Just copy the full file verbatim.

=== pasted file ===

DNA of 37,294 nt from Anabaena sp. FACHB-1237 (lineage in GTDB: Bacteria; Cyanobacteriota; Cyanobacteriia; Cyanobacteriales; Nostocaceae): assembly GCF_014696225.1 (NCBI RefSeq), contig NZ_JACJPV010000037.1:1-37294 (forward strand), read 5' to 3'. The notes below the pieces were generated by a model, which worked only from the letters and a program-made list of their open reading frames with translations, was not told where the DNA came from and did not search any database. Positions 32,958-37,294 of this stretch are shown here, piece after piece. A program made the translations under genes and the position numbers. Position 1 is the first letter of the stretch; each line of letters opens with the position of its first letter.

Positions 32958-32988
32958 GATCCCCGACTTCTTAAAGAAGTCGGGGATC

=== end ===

DNA of 37,294 nt from Anabaena sp. FACHB-1237 (lineage in GTDB: Bacteria; Cyanobacteriota; Cyanobacteriia; Cyanobacteriales; Nostocaceae): assembly GCF_014696225.1 (NCBI RefSeq), contig NZ_JACJPV010000037.1:1-37294 (forward strand), read 5' to 3'. The notes below the pieces were generated by a model, which worked only from the letters and a program-made list of their open reading frames with translations, was not told where the DNA came from and did not search any database. Positions 32,958-37,294 of this stretch are shown here, piece after piece. A program made the translations under genes and the position numbers. Position 1 is the first letter of the stretch; each line of letters opens with the position of its first letter.

Positions 32958-32988
32958 GATCCCCGACTTCTTAAAGAAGTCGGGGATC